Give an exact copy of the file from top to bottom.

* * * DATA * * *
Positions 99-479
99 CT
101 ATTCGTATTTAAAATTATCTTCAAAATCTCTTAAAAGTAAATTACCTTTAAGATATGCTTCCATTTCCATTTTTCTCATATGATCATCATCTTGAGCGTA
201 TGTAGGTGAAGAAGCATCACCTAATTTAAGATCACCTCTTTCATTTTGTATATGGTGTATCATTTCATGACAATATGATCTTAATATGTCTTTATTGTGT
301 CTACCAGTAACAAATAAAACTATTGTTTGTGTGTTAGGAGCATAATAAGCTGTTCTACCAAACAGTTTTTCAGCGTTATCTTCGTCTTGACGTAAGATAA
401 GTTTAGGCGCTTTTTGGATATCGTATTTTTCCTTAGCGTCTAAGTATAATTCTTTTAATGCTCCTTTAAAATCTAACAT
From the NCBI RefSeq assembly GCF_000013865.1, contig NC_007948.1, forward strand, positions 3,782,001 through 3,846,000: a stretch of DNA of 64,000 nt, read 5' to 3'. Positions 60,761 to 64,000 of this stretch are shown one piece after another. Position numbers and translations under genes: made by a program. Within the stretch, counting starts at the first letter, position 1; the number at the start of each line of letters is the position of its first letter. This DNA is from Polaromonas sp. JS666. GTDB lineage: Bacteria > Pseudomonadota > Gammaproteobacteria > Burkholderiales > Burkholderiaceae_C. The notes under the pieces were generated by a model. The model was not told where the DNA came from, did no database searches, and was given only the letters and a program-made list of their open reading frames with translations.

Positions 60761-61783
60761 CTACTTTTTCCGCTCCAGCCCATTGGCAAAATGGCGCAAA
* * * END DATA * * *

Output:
Positions 99-479
99 CT
101 ATTCGTATTTAAAATTATCTTCAAAATCTCTTAAAAGTAAATTACCTTTAAGATATGCTTCCATTTCCATTTTTCTCATATGATCATCATCTTGAGCGTA
201 TGTAGGTGAAGAAGCATCACCTAATTTAAGATCACCTCTTTCATTTTGTATATGGTGTATCATTTCATGACAATATGATCTTAATATGTCTTTATTGTGT
301 CTACCAGTAACAAATAAAACTATTGTTTGTGTGTTAGGAGCATAATAAGCTGTTCTACCAAACAGTTTTTCAGCGTTATCTTCGTCTTGACGTAAGATAA
401 GTTTAGGCGCTTTTTGGATATCGTATTTTTCCTTAGCGTCTAAGTATAATTCTTTTAATGCTCCTTTAAAATCTAACAT
From the NCBI RefSeq assembly GCF_000013865.1, contig NC_007948.1, forward strand, positions 3,782,001 through 3,846,000: a stretch of DNA of 64,000 nt, read 5' to 3'. Positions 60,761 to 64,000 of this stretch are shown one piece after another. Position numbers and translations under genes: made by a program. Within the stretch, counting starts at the first letter, position 1; the number at the start of each line of letters is the position of its first letter. This DNA is from Polaromonas sp. JS666. GTDB lineage: Bacteria > Pseudomonadota > Gammaproteobacteria > Burkholderiales > Burkholderiaceae_C. The notes under the pieces were generated by a model. The model was not told where the DNA came from, did no database searches, and was given only the letters and a program-made list of their open reading frames with translations.

Positions 60761-61783
60761 CTACTTTTTCCGCTCCAGCCCATTGGCAAAATGGCGCAAA